In Columbus, Ohio; Boston; Chicago; and St. Paul, Minn., local television speaks to viewers on topics and in languages uniquely their own.
Across the nation, PEG-access (public, education and government) channels-those locally owned and operated stations that allow almost anyone to star in a TV show-have evolved into a popular antidote to the corporatization of America.
Since their launch in the 1950s, locally generated shows have both kept their homespun flavor and continued to reflect the diversity of viewers that rely on them.
To hear advocates of democracy by television tell it, access television is thriving and expanding, although more than a few PEG operations have had to fend off efforts by operators to reclaim some of the valuable channels.
In Montgomery County, Md., a working group is studying how its 11 locally operated channels can be retrofitted with the high-speed-data transmission and two-way communications already available to cable-television viewers.
In Manhattan, the aptly named Manhattan Neighborhood Network runs 65 channels. In Northern California-where just four years ago, local-access television was a substandard product served up half-heartedly by the cable companies-a community board provides nearly full-time programming powered by a 550-megahertz, digitized system.
And in suburban St. Paul, Minn., local television producers get an earful when their local event coverage leaves anyone out.
"Last summer, our half-hour pre-parade show for 'Rose Fest' ran a little long, and we missed the VFW [Veterans of Foreign Wars] and American Legion color guard. They called City Hall and they called us and complained that they were not in the live coverage," recalled Coralie Wilson, executive director of North Suburban Communications of Roseville, Minn., which operates four channels.
"I had to write a nice apology note to them. It's a great example of how much a part of the community public access has become," she added.
Beneath the surface, though, even operators of the most stable operations acknowledged that the future is hardly a lock given the valuable real estate the channels occupy. Bandwidth devoted to drumming up support for the local fire department or airing Chinese-language cooking tips, after all, does not generate profits for companies providing the space. PEG channels are on the table every time a franchise comes up for renewal.
Not only does cable hear from paying customers who want the same variety of programs as friends in other regions, but operators are also anxious for more capacity as they move into interactive voice and video, telephone and the Internet.
So even as community stations are bolstering their schedules, their technical reach and their budgets, some supporters fear that cable operators will turn on the heat until they regain the space "lost" under franchise agreements with local governments.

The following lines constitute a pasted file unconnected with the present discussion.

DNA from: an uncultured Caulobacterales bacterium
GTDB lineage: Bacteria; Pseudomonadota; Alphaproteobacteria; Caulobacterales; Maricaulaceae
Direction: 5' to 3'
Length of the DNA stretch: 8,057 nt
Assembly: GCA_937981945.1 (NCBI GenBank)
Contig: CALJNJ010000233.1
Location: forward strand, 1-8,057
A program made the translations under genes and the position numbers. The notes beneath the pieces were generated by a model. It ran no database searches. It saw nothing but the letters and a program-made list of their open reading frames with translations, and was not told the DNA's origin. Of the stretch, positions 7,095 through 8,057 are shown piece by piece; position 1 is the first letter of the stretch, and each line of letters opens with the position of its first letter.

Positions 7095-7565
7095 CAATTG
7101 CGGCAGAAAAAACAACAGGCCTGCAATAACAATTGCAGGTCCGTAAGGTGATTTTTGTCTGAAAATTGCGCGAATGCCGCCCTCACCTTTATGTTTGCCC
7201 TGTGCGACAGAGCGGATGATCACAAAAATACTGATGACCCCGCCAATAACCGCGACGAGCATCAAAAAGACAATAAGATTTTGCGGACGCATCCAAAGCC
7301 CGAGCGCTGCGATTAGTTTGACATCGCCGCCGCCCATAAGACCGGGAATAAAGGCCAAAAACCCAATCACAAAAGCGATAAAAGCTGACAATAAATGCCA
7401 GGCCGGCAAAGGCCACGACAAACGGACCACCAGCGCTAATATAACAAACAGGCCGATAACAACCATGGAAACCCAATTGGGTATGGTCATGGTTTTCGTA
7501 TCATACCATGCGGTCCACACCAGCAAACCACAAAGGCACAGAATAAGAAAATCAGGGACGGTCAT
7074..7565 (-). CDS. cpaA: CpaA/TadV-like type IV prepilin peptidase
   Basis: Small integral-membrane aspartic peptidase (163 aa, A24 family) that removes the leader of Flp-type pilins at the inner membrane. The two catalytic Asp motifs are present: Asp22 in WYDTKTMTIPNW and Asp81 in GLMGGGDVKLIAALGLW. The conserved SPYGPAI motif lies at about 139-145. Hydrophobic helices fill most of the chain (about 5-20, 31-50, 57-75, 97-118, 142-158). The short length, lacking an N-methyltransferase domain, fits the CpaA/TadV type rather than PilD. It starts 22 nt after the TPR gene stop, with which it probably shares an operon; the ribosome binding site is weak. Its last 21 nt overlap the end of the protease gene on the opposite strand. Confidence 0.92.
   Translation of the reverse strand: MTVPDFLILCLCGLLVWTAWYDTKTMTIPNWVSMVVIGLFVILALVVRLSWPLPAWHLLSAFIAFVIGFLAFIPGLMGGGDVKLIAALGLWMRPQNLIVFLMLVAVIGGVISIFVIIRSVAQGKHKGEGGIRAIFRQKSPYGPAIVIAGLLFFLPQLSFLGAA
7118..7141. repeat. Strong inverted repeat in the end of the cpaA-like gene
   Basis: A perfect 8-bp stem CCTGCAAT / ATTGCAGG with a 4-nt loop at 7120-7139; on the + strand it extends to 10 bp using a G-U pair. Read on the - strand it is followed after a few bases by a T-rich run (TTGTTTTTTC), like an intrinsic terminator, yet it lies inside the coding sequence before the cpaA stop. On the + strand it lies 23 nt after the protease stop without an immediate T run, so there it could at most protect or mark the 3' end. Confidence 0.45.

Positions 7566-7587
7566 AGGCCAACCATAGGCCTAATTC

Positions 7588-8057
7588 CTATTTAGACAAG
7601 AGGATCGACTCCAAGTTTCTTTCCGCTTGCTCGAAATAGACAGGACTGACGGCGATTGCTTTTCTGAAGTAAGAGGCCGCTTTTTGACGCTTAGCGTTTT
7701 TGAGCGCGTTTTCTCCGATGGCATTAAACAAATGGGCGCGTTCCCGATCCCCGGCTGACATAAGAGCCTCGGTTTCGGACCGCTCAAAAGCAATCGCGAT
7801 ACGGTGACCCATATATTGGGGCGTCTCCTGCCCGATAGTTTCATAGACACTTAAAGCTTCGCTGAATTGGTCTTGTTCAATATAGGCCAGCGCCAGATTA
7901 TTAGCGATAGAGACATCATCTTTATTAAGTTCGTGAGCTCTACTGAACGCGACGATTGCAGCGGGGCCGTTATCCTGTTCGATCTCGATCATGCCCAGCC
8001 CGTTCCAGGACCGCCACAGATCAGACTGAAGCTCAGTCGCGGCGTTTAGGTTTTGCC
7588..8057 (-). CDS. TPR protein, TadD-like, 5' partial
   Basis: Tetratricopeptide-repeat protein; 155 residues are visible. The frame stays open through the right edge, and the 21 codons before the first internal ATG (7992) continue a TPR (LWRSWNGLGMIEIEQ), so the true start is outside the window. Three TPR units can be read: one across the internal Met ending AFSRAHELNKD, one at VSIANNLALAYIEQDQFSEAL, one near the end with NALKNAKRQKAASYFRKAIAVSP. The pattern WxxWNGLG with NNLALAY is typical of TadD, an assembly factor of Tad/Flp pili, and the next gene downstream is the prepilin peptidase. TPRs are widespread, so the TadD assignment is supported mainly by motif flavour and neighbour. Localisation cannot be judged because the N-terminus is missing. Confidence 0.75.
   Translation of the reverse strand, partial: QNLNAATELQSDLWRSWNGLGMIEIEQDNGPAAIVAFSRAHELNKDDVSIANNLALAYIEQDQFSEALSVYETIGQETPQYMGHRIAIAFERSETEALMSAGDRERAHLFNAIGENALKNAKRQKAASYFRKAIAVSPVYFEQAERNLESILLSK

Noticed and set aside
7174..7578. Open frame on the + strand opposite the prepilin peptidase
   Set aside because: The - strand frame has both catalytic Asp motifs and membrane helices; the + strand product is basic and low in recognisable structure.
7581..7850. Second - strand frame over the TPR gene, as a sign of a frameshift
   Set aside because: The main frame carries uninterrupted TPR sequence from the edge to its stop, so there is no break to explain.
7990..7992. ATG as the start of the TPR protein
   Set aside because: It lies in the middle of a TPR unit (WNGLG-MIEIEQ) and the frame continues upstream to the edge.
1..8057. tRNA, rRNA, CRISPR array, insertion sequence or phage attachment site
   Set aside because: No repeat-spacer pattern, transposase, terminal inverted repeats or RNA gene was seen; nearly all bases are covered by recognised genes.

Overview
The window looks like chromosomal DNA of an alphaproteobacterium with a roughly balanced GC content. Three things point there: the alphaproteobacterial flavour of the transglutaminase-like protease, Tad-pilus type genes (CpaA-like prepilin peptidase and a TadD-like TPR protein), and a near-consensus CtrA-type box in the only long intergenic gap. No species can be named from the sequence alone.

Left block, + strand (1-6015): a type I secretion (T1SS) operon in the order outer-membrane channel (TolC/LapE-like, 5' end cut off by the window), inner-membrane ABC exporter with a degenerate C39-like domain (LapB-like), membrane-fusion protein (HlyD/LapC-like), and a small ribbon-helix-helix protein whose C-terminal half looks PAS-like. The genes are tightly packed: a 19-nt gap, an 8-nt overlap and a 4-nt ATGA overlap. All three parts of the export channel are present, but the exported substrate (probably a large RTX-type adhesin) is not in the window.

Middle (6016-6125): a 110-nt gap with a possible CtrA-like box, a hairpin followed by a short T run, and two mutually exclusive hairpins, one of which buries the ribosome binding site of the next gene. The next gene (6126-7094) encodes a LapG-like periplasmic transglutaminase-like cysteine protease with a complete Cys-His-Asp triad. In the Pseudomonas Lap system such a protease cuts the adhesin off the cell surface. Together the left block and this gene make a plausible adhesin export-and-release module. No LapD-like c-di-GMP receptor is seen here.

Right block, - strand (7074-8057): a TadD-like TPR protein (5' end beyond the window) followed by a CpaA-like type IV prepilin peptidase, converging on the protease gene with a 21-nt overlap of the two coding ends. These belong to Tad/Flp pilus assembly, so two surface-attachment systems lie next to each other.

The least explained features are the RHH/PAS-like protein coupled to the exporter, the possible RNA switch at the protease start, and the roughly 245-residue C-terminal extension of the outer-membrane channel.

Tales of threats and averted threats to access stations are nearly as numerous as the examples of civic pride engendered from mom-and-pop television shows, as they are sometimes known.
As community-media advocates readily acknowledge, PEG channels' greatest asset can also be a weakness: their parochial appeal.
"We're not a national network-this is happening community by community," said Bunnie Riedel, executive director of the Alliance for Community Media, a Washington-D.C.-based watchdog for PEG-access channels. "That's good for us because we're so provincial that they can't wipe us out all at once. But we end up flying below the radar screen. It becomes easier for us to be hurt in communities where they never learned the value of it to begin with."
In the aggregate, the picture is bright for these proponents of democracy by television. With more than 5,000 channels run by 1,500 community centers-a list growing by several-dozen annually-PEG channels can be as much a part of life in some communities as the daily newspaper.
Shows are produced in nearly every language Americans speak. They are geared toward needs of the disabled. Shut-ins can "attend" Mass by turning on their televisions, and local candidates can televise messages they could not otherwise afford to broadcast.
Local and state government meetings are fixtures. Likewise, nonprofits produce programs and public-service announcements that deliver benefits that are difficult to translate into dollar amounts. College and high-school channels beam classes into the living room.
In Minnesota, a former state legislator shares her hard-won expertise in Car Talk for Women, while people who never got enough of their favorite science-fiction show can tune in for a half hour of Trek Talk. On a show called Northern Exposure, the host, who is physically disabled, offers his insights.
Aspiring writers in Columbus get tips on Not for Writers Only. The station, Community 21, is seeking hosts for shows geared to central Ohio's Hindu and Buddhist citizens. Stations operated by Chicago Access Corp. offer scholarships to teach leaders of nonprofits how to produce PSAs. On a show called Census Countdown, a Mexican-American woman urged Chicago's Hispanics to take part in the census.
Last year, the community-access organization in Santa Rosa, Calif., aired a version of classic flick His Girl Friday with narration in order to appeal to the visually impaired. Local-access broadcasts updates from its rooftop weather station-the only local report in the area.
"Right now, my studio is full of 40 uniformed firefighters making a training video on fighting wildfires," said Laurie Cirivello, executive director of the Santa Rosa Community Media Access Center, which operates four channels. "I have calls and visitors every single week who ask how we set this up. The movement is heavily armed with people who feel disenfranchised from the mainstream and want to maintain some local green space as everything around them is getting less local."
Access channels date to the start of cable. By the 1960s, about 30 cable systems originated local programs, although equipment costs limited growth.
By the 1980s, technology was far less expensive and cable was offering a great array of choices in most places. By then, local governments began requiring cable companies to set aside channels for local programs.
Since the Telecommunications Act of 1996, cities and counties that strike franchise agreements with cable operators cannot strictly require them to provide PEG-access channels. Therefore, they become part of the give and take of franchise negotiations.